We all experience fatigue, and sometimes an overwhelming sense of lethargy can hit us at really inconvenient times: while at work, in the middle of a class, or during a project at home. Exercise can stave off this fatigue. Regular exercise provides numerous health benefits, and raising energy levels is among those benefits.
It seems kind of counter-intuitive to say that exercise, a way of expending energy, can actually help boost your energy levels, right? In this aspect, exercise leads to sleep improvement, and a more quality sleep leaves one feeling more refreshed.
Exercise Gives You Energy
Exercise, however, gives a needed boost to your fitness level and mood, contributing to your body’s ability to become and stay energized. Physical exercise helps to enhance blood flow, increasing the amount of oxygen and nutrients that are carried to muscle tissue. The muscle tissue’s ability to produce energy improves.
Exercise increases endorphin levels. Endorphins are hormones secreted within the brain and nervous system that give us a “rush” of sorts, contributing to a boost in energy. The improvement in heart health that accompanies a regular exercise routine also contributes to the improvement in energy levels, as better heart healthy contributes to greater daily endurance.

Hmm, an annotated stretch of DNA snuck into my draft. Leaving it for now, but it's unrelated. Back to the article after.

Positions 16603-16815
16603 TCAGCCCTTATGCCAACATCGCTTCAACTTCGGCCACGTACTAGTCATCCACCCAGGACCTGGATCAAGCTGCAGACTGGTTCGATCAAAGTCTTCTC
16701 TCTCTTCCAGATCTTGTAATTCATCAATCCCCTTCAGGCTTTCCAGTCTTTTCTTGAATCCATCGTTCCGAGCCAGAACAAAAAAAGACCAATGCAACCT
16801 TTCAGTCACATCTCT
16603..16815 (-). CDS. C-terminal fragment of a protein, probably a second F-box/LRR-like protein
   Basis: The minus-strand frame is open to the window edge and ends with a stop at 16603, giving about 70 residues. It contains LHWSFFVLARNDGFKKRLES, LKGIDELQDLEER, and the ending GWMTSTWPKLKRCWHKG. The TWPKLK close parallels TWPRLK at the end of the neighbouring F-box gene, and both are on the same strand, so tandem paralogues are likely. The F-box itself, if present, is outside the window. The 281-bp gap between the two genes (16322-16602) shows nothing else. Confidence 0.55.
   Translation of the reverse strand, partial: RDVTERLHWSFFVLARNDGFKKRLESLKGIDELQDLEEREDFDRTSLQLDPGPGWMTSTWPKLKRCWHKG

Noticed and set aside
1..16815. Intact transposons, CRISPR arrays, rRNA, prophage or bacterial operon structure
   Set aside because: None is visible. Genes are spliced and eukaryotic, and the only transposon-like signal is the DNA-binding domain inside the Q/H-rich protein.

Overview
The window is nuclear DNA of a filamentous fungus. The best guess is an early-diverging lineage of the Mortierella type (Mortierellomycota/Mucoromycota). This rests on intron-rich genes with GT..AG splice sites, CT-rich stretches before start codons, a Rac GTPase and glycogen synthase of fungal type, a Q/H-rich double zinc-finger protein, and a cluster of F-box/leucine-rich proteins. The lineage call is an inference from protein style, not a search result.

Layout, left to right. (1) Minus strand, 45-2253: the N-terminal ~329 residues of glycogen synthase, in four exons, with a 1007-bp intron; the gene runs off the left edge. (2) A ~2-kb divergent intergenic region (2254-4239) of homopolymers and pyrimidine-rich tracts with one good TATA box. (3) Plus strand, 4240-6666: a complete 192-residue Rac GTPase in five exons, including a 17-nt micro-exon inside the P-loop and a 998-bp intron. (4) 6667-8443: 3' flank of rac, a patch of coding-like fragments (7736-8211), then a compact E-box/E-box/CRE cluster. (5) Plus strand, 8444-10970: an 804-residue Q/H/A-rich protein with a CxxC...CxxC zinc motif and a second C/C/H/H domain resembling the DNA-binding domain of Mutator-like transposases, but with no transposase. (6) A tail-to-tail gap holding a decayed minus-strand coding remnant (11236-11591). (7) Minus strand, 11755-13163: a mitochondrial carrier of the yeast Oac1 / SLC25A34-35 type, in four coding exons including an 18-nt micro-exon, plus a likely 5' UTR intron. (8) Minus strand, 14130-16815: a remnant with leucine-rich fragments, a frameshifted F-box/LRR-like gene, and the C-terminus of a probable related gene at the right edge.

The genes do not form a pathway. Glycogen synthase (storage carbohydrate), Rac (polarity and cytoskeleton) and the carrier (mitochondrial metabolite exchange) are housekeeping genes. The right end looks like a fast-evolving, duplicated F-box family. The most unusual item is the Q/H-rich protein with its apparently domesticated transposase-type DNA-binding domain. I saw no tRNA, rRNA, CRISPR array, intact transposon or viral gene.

When choosing exercises to raise energy levels, it is important to choose those exercises that raise your heart rate and blood flow. However, it is equally as important to choose something that you actually enjoy doing. If you aren’t having fun with it, you’re less likely to keep it up on a regular basis, and there’s no benefit in that.
Healthy adults should engage in roughly 2.5 hours of moderate-intensity exercise every week (U.S. Department of Health and Human Services), but 10 minutes of heart rate increasing activity is better than nothing at all.
If you feel pretty regular fatigue that is not related to another medical condition, consider the following forms of exercise to prevent or come out of a state of fatigue:
- Brisk walking
- Cycling: for fun, or make it useful as well, and cycle to complete your close-to-home errands
- Stationary biking/elliptical/stair climber
- Aerobics classes: like kickboxing
- Hopping: it sounds silly, but jump roping is one of the best quick and sure-fire ways to raise your heart rate and fight fatigue. If you don’t have a rope handy, or it would be inconvenient to use one, hopping in place roughly 35 times is just as good!
- Dancing: don’t be afraid to rock out to some music! Free-form dancing is a fun and carefree way to get your heart pumping, and it’s so fun that it doesn’t even feel like exercise!